Clocks - A Journey Through time and Craftmanship
Clocks are an amazing invention of humanity. Although some form of “clock” has been around for a long time, such Sundials, the ability to keep time in the form of mechanical clocks has only been around since the early to mid-14th Century.
Early models were not very accurate and it wasn’t until the introduction of the pendulum clock by the Dutch scientist, Christian Huygens, in the mid-1600s, that their accuracy vastly improved. Galileo and his son had already experimented with the pendulum, however, they never actually build a pendulum clock.
A recent tour through the British Museum’s clock exhibition in London revealed many intricate and interesting clocks that have been manufactured over the last few centuries. It is not only the mechanism that is fascinating, but the elaborate and intricate clock faces or cases that have been crafted for these clocks.
Irrespective of whether these clock faces or cases have been intricately carved out of local or exotic woods; decorated with gold or have had had beautiful pictures delicately painted by an artisan or manufacturer, clocks have certainly evolved over the years.
Mechanical clocks have since been replaced by more accurate Quartz movements. Well, not totally. A recent tour of Buckingham Palace’s State Rooms revealed that the amazing royal collection of more than 1000 clocks still function using a mechanical mechanism. Each and every timepiece is manually wound back or forth at the change of time in Autumn and Spring.
Clock making gives Design & Technology student so many options for creativity. Whether it be in woodwork or metalwork class, students have a range of manufacturing and design options available to them. They can design their own functioning clock faces using one of Scorpio Technology’s Quartz movements finished with a range of hour, minute and second hands. Alternatively, students can design the body or case of the clock and use one of our selection of insert clocks. There is even the option of creating a pendulum clock, too.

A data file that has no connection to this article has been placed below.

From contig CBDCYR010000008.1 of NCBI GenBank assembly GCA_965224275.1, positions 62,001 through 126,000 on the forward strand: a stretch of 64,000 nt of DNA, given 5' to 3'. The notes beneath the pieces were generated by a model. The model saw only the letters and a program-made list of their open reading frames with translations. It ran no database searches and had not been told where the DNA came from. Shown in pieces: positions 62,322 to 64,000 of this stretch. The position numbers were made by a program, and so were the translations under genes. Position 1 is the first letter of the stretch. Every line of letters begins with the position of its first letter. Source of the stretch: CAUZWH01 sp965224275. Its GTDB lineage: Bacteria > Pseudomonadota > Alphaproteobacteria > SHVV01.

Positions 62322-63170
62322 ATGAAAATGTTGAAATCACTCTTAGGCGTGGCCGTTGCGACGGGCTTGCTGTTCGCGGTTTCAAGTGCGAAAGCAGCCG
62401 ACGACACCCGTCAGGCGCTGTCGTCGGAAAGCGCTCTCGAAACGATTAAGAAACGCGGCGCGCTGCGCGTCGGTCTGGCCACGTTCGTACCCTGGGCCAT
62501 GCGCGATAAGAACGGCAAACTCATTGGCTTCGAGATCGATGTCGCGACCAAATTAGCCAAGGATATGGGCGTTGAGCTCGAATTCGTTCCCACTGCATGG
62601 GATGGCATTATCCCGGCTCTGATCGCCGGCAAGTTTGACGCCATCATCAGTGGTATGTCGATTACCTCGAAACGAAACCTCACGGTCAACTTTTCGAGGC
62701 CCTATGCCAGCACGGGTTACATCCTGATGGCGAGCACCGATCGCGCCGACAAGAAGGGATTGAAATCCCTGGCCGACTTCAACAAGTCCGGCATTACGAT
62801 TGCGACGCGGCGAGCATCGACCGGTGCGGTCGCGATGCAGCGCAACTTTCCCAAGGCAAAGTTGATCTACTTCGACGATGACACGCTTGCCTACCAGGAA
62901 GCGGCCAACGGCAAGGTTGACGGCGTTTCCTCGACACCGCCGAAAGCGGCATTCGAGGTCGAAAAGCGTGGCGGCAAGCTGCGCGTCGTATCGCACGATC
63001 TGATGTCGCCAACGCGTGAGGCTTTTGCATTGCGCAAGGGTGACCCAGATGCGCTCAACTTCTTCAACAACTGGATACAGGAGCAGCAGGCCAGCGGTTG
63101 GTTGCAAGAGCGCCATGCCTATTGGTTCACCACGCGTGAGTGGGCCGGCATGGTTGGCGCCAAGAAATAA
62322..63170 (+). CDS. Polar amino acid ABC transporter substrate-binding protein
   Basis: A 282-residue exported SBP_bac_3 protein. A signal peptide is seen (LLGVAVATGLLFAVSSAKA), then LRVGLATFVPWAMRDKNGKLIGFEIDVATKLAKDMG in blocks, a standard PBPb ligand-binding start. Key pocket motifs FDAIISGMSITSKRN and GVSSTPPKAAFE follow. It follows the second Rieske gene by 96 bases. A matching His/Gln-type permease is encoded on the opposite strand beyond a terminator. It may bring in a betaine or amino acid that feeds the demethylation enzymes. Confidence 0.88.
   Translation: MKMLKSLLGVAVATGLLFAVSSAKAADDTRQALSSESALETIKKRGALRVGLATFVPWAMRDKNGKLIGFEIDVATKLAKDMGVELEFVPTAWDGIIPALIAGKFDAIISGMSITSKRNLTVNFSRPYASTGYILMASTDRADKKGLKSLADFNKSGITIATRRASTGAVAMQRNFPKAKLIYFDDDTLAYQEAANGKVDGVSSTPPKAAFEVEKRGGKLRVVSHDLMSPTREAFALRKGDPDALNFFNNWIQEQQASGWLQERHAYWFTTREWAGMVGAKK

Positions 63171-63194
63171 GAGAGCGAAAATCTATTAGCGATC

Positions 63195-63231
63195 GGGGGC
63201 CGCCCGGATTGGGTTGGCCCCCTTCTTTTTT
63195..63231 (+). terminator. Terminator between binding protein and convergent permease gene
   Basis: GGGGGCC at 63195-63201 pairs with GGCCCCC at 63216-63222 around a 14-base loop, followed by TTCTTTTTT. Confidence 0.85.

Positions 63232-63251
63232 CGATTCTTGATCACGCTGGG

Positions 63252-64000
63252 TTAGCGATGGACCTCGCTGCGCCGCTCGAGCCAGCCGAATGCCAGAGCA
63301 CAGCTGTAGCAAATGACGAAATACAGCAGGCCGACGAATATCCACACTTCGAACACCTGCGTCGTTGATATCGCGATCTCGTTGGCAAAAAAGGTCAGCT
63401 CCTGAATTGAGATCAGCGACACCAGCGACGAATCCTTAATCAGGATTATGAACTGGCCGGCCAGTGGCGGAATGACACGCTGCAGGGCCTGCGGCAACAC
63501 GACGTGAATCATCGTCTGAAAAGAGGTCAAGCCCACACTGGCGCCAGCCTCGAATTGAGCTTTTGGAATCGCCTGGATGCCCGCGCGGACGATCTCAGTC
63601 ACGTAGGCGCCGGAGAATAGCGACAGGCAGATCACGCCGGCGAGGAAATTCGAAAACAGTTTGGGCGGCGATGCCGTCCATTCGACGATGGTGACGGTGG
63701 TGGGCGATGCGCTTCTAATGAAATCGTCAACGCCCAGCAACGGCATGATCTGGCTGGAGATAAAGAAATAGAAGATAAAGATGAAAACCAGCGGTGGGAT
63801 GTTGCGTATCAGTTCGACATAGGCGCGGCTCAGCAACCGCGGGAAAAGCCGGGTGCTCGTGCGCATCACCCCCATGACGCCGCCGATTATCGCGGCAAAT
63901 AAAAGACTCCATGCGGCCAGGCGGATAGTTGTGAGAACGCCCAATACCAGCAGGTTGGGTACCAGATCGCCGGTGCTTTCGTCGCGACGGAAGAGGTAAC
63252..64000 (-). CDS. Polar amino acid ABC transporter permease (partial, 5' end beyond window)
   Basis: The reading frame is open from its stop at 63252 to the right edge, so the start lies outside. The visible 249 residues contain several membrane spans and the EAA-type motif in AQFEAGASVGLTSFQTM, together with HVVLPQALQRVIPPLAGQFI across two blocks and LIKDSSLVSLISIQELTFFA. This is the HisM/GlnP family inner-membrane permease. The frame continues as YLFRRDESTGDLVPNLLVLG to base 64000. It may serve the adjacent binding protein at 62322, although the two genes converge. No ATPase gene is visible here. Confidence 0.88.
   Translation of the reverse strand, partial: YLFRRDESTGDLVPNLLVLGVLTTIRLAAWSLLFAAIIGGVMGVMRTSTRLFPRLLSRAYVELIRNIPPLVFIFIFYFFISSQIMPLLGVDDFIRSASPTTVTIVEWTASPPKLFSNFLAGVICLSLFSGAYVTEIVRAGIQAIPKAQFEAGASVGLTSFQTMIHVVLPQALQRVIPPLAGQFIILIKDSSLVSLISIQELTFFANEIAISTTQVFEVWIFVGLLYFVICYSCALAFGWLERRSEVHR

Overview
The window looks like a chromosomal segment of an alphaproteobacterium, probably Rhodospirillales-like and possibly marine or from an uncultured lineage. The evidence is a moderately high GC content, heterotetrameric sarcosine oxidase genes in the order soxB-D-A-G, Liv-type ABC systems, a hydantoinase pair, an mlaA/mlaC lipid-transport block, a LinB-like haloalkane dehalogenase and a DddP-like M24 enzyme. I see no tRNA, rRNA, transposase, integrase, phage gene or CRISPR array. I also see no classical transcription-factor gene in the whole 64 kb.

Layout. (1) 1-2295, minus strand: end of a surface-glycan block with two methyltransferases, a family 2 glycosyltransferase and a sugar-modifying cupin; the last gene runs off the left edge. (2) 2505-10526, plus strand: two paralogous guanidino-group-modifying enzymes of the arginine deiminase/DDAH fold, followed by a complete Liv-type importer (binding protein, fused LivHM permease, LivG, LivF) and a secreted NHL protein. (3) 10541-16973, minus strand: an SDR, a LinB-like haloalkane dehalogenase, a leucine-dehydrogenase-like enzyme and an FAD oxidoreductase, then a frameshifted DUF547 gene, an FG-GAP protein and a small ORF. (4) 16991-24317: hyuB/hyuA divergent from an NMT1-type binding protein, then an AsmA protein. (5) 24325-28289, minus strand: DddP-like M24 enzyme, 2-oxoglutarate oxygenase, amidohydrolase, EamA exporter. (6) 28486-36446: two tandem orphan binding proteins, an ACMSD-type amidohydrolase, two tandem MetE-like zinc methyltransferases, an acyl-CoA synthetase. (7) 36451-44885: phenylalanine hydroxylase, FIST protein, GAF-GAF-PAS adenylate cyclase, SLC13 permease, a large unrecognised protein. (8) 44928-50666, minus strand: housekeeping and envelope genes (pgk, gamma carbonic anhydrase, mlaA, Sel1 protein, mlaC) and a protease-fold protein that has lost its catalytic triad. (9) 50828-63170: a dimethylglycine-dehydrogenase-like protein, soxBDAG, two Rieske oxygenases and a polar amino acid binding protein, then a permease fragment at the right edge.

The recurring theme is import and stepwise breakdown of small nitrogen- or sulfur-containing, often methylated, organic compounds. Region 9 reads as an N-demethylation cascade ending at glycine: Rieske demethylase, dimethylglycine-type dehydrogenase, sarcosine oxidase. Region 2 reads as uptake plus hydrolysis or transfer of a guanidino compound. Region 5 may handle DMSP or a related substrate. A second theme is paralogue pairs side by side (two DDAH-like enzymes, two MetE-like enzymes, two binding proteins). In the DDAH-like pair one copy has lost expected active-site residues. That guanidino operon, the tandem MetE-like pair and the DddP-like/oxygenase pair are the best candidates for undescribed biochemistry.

One thing is certain – clock design and manufacture can be an amazing experience for students with the end result being something that they can actually use for many years after its completion (…with only the occasional change of batteries).
This “Masterpiece Clock” below was made in Germany (1620) by Thomas Starck, is more complicated than it appears. It displays the time, weekdays, shows when eclipses are most likely to occur, measures the length of day and night throughout the year and more!
“The mind of man is like a clock that is always running down, and requires to be constantly wound up.” William Hazlitt (Writer) (1778 – 1830)